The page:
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“So my bra strap can be seen. So, what is the big deal?” asks a teenager of the aunties who double up as moral police, especially when ‘men’ are around.
Picture this: We are at a get-together where a throng of uncles and aunties are socializing in one giant room. As the resident teenager, I’m made to sit awkwardly among them and observe them as they blather through a multitude of topics at breakneck speed. I am wearing a solid-coloured, frilly top that’s been eyed, but not complimented by the crowd I’m wearing it for. Suddenly a sliver of my bra strap peeks out. The nearest aunty, who a moment ago was occupied in conversation, would glare at me and shift her eyes downwards. Seeing as I was not taking the hint, she would fiddle with her blouse and subtly pinch it upward.
It took a moment but I understood what she was referring to.
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It’s an experience that most Indians girls are familiar with, especially at the age when they are still learning the social conduct that will soon come to define their life. It’s the case of the unsightly bra strap. What is a bra? An undergarment worn my women to support their breasts? Do all women wear it? Most do, yet somehow our society wants to erase the existence of bras off the world.
It’s also significant to note that most of these ‘subtle’ reminders of covering your bra strap are carried out exclusively in front of men. The women, whether in pairs or in colossal groups of hundreds, do not care if your bra strap. They would not even care if you were stark naked, roaming through the room with abandon. But as soon as they suspect that a man might accidently catch a glimpse of your bra strap, they turn vigilant. They become your guardians who are set on protecting your bra strap from the evil eyes of the men. These are my uncles, brothers, cousins and friends; they are lost within their own fancies, topics and trains of thought. Chances are they might not catch the twenty-second exposure of a half-an-inch of my bra strap and even if they somehow do, they’re not going to care.
By training me to always be conscious of their presence and how they view me, they are creating an environment of fear. By teaching me to take extra measures in maintaining my decency in front of my male family and friends, they are implying that even the most familiar, closest men to us are susceptible to falling into their so-called ‘predatory nature’, if given an opportunity to do so.
Men are not all creatures of impulse and aggression, as society would like us to believe. If women are expected to be continually careful in how they present themselves to men, then men should also be expected to do the same, yet I doubt that a grandfather is elbowing his grandson and ordering him to cover the strap of his under-vest or ganjee.
The only exception to this is seen in front of the actual father. My mom does not tell me to hide my bra strap in front of my father, as he is my father and he has raised me from birth and there is no use in bothering to hide anything from him. Yet we as a society often forget that all men are fathers, brothers, sons and husbands and they too have seen a bra or two in their household. We are creating borders, between men and women, between family, between friends and that, in turn, prevents us from creating any lasting male relationships. If we cannot create atmospheres in which men and women are free to interact with each other, without external stigmas or guidelines that constrict our behaviour, then women are never going to be able rise above the limits in which society holds them.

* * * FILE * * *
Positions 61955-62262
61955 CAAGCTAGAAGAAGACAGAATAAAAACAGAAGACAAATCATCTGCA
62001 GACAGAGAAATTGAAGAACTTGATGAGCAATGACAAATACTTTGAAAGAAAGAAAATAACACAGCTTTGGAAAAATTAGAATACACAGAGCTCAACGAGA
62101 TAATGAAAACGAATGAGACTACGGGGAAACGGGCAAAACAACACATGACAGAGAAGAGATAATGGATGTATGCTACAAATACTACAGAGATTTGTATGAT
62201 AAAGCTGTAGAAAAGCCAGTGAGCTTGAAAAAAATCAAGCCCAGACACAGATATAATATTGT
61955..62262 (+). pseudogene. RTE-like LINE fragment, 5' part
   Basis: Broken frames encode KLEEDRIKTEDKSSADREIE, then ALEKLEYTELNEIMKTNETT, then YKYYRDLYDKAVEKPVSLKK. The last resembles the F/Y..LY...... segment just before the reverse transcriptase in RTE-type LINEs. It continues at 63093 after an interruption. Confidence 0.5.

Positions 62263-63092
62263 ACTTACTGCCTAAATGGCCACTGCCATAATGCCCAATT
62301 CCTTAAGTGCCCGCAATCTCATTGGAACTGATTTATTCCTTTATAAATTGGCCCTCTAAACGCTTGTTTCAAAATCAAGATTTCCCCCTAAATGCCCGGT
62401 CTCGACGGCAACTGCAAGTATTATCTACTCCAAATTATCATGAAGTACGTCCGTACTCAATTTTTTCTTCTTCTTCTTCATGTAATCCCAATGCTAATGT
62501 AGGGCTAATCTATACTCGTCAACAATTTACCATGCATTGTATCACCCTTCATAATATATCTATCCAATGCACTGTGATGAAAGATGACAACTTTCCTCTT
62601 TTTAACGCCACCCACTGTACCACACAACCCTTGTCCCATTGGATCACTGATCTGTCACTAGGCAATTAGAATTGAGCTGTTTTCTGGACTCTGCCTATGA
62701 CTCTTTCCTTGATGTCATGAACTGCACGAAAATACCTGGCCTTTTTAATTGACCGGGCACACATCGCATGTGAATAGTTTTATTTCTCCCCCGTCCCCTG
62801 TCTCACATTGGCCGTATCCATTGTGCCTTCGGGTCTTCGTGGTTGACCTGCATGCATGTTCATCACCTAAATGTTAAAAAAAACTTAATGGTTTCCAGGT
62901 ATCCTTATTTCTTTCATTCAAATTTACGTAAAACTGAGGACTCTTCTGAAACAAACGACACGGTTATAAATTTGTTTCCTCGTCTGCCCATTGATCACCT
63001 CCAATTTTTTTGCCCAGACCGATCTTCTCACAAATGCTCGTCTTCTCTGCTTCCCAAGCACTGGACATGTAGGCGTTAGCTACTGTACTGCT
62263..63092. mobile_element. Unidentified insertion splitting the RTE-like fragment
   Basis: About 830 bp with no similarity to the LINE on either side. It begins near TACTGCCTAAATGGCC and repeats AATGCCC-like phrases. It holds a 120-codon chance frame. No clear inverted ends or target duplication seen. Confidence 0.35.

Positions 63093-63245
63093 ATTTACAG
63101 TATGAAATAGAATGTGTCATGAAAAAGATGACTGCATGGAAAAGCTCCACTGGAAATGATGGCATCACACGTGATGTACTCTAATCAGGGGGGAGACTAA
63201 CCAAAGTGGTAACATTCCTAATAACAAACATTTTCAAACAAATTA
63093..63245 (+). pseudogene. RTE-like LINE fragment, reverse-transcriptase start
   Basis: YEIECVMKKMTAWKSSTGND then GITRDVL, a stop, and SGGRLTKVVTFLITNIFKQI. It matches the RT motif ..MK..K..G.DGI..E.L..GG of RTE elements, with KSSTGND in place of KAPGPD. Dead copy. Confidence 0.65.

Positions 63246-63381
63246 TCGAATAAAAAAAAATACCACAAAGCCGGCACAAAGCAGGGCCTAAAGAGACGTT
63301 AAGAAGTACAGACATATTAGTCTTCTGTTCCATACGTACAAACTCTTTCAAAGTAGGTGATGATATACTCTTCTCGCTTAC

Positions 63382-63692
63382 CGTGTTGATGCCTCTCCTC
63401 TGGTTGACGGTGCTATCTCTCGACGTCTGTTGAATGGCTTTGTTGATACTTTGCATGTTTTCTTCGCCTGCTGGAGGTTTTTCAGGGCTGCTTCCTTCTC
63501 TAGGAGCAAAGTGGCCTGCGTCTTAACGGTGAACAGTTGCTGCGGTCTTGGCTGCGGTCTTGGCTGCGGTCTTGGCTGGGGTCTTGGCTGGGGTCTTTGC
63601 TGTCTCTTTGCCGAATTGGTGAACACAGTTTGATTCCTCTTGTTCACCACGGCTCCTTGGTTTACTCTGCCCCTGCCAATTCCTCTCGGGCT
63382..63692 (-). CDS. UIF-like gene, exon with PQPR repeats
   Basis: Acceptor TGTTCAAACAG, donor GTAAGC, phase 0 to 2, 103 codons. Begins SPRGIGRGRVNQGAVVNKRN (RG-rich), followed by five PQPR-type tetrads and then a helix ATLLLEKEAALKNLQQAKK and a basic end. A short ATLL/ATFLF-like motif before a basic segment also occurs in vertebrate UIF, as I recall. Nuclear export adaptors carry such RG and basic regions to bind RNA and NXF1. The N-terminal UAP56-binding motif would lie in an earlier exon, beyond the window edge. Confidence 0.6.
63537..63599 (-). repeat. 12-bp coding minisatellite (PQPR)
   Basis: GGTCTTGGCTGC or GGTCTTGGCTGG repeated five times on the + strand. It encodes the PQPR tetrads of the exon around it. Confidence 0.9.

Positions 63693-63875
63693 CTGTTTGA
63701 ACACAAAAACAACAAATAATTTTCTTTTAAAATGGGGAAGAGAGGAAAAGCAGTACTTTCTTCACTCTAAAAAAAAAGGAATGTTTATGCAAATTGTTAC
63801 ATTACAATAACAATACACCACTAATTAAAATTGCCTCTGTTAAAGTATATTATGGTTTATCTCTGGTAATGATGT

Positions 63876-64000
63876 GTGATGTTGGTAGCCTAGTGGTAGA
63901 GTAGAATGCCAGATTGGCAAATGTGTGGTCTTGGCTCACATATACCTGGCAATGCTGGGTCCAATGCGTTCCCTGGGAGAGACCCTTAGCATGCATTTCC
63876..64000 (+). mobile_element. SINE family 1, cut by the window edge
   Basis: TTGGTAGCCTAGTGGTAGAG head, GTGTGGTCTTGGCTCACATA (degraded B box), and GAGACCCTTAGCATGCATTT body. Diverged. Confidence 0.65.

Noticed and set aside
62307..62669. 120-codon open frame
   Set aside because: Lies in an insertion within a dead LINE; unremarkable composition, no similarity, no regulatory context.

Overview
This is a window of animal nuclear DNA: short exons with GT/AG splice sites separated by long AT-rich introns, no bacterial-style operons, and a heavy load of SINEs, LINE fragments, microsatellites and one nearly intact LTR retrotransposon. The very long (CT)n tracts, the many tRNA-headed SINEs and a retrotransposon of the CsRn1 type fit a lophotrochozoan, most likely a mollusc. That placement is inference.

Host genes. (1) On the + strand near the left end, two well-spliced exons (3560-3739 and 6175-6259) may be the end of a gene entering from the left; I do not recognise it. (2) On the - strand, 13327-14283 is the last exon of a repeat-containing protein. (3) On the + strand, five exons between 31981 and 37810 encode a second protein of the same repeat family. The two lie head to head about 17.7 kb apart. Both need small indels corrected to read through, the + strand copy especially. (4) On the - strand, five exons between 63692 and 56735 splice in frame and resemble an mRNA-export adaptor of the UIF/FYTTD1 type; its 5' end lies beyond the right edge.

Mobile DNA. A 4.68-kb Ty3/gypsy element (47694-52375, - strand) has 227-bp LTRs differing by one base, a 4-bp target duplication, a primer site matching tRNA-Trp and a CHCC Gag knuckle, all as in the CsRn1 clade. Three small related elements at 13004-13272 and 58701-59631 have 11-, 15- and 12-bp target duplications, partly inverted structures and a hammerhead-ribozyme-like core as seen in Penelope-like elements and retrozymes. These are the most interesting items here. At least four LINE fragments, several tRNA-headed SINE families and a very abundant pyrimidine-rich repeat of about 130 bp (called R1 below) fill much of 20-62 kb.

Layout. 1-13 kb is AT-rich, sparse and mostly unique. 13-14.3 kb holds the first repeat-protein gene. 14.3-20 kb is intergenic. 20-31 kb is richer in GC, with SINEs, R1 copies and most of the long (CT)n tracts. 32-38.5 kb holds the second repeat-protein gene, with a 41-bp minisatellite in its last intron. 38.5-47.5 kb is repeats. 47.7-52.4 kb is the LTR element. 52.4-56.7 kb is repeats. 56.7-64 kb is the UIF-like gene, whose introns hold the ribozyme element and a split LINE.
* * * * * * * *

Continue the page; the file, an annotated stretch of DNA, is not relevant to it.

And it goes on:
I am not encouraging everyone to waltz on the streets in their lingerie, unless it’s a personal choice and I would respect that. But something as mundane as a bra strap reveals nothing; it is simply an appendage of the actual piece of cloth. Yet its visibility is regarded as a crime, a breach of modesty, a cause of shame. Should we be shameful of wearing undergarments, even if they are as basic as any other clothing? What is keeping us from hiding our socks? Our belts?
Perhaps I am over-analyzing this. A bra strap is just a bra strap. If this is really the case, then just a bra strap should not be worthy of searing looks, censures or incessant judgment. It is not going to topple over empires. It is not going to offset a series of battles. It is going to burn your eyes into oblivion. And most of all, if you’re a woman, then it should not bother you at all. Yet you’re the one who is agitated. If you are a man and have never seen one before, you must not go outside very much, nor do you watch any movies or television. You probably do not have a mother, sister, daughter or a wife.
In which case I hold the utmost pity for you.
Image source: freestockphotos.
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